One-point control schemes have been the backbone of industrial distillation control for many years, although the advent of multivariate predictive controllers (e.g. Dynamic Matrix Control, DMC) has recently seen a shift towards more complex strategies. However, one-point control is still widely practised and has some inherent advantages compared with open-loop and two-point control.
One-point control is relatively easy to implement, is not subject to interactions between opposing composition control loops and provides a form of effective constraint management. Distillation columns are almost always illconditioned due to the presence of high gain variables (e.g. external flows which change the material balance) and low gain variables (e.g. internal flows which change the energy balance). If a two-point control scheme is applied, the illconditioning can restrict the attainable closed-loop performance and, in extreme cases, create instability due to excessive interaction.
The ability to implicitly incorporate constraint management into a control scheme is often more important than the composition control of the secondary product in an industrial environment. This is possible with one-point control but is often difficult with two-point control as one less degree of freedom is present in the latter case. Throughput constraints such as column flooding and reboiler and condenser duty limitations are usually nearly proportional to the internal column flows. The manipulated variable that is not used for composition control in a one-point scheme can, therefore, be fixed at a value that corresponds closely to the equipment constraint. This is particularly effective if the unused manipulated variable is the reflux rate or reboiler duty as these variables substantially determine the internal column flows.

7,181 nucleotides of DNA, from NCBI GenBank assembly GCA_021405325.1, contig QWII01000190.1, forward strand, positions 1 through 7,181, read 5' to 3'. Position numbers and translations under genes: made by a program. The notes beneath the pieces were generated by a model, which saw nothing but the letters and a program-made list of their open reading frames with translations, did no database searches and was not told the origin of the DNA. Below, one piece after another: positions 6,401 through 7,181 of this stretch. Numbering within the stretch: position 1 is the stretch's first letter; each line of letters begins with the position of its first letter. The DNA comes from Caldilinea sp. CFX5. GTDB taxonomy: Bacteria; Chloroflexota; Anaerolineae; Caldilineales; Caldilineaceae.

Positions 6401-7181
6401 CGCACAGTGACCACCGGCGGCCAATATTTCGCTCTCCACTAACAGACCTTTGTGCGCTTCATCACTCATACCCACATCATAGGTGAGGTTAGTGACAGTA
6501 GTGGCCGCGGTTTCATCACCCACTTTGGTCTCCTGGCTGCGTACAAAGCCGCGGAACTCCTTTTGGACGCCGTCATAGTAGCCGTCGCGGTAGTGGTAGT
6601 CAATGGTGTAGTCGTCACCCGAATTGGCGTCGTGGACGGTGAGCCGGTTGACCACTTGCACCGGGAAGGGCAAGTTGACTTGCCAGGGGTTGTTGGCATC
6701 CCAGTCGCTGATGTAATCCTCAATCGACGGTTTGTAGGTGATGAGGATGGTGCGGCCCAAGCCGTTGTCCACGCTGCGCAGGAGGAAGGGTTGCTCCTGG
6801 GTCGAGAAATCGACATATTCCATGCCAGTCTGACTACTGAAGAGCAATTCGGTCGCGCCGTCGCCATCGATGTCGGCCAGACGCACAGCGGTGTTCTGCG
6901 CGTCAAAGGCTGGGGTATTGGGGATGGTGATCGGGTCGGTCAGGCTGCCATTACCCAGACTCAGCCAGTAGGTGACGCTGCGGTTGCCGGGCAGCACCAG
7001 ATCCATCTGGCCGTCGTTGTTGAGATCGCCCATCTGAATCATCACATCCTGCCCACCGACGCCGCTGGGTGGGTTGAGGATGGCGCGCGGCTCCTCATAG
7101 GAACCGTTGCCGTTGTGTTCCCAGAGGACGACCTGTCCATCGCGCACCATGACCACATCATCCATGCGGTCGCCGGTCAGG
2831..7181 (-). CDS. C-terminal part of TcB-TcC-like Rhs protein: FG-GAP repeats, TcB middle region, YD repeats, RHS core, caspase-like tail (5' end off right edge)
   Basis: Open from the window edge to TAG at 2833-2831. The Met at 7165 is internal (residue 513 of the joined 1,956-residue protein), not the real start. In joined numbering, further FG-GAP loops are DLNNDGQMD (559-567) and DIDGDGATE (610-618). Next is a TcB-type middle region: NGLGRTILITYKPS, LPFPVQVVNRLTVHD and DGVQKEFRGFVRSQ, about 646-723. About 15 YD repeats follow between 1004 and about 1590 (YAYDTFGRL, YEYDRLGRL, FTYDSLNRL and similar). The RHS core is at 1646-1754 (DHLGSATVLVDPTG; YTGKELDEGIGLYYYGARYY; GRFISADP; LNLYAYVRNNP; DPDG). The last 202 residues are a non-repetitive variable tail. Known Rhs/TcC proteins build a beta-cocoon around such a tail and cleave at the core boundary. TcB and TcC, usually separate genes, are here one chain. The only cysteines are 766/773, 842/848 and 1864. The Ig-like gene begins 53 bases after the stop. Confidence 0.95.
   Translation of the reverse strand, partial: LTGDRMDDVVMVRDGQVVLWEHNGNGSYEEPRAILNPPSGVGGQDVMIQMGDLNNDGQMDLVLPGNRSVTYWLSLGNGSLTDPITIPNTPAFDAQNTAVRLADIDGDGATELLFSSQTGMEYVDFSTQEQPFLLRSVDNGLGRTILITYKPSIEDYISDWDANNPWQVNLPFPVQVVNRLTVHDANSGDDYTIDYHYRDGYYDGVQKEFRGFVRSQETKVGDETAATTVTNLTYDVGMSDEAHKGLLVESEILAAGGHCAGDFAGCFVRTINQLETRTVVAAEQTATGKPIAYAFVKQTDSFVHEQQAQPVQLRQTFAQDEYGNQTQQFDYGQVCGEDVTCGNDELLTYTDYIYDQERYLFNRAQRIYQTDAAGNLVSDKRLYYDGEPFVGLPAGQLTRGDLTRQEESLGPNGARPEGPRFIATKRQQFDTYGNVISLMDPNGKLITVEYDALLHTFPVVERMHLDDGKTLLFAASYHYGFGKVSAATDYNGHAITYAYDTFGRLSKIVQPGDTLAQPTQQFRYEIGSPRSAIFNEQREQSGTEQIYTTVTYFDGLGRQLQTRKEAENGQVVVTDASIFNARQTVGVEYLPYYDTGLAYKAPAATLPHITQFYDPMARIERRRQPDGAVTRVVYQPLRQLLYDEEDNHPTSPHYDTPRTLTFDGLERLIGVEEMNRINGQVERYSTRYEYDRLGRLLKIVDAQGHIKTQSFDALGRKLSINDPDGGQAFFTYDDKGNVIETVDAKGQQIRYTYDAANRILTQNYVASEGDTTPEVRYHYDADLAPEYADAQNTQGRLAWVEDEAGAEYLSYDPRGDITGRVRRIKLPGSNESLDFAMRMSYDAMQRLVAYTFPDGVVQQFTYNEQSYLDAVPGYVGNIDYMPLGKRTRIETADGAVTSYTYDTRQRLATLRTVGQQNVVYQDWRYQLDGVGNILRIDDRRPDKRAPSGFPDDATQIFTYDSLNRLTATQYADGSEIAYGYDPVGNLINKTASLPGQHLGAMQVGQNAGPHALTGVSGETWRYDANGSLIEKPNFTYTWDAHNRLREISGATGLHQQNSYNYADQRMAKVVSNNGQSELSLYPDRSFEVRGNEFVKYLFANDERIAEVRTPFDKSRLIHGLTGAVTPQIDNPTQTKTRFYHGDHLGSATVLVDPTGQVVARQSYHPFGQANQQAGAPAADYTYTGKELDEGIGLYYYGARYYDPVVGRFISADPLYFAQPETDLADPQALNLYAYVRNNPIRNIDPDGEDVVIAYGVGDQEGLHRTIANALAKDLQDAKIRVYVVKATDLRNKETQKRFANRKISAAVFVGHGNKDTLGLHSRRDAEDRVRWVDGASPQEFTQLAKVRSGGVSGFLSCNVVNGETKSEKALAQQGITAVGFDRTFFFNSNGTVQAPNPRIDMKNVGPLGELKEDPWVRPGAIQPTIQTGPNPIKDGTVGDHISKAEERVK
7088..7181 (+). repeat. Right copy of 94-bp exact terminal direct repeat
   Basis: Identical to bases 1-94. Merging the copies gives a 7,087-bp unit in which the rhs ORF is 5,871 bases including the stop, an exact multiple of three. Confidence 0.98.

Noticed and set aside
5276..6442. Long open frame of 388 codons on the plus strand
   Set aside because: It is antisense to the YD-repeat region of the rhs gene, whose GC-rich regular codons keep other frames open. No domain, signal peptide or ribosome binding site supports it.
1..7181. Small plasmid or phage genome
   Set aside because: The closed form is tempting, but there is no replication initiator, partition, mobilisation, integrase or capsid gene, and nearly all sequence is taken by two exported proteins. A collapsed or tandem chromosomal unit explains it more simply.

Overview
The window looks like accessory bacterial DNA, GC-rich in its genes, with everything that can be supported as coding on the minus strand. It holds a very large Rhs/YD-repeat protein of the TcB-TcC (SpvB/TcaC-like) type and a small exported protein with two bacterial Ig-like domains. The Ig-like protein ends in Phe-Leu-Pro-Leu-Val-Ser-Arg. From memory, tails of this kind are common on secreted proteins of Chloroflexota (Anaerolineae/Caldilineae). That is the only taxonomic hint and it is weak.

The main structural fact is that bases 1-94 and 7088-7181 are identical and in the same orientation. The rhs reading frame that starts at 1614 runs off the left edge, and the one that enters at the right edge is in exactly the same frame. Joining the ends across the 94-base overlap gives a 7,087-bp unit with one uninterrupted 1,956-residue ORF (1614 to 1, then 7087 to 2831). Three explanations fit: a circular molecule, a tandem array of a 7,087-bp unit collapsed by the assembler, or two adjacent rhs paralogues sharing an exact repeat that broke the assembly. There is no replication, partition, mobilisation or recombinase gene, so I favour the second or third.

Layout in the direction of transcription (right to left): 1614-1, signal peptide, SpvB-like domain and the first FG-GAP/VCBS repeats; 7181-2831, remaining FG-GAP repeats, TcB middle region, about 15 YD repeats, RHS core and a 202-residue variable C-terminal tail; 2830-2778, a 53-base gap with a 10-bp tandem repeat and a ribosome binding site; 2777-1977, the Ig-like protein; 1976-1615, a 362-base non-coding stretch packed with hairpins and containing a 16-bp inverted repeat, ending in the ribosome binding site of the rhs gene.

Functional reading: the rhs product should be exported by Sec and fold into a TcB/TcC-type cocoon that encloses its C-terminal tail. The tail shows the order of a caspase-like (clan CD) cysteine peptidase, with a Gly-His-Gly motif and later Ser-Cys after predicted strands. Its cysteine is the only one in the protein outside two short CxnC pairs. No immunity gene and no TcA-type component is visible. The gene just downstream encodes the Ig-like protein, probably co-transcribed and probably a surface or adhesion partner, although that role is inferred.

The relationship between the unused manipulated variable and the column constraints can also be seen if it is considered that the two degrees of freedom in a distillation process determine the feed-split and fractionation. In a two-point control scheme, the feed-split controls the primary product composition and fractionation control the secondary product composition. Fractionation is a function of the internal column flows, as are the likely column constraints (i.e. flooding, reboiler duty, etc.).
The properties of one-point distillation control make it an attractive option in many cases but, although only one composition control loop must be configured, the implementation of a one-point control scheme for an ETBE column presents some difficulties. These aspects are discussed below and relate pnmanly to the selection of the controlled variable (Section 9.4.2) and the organisation of the manipulated variables (Section 9.4.3).
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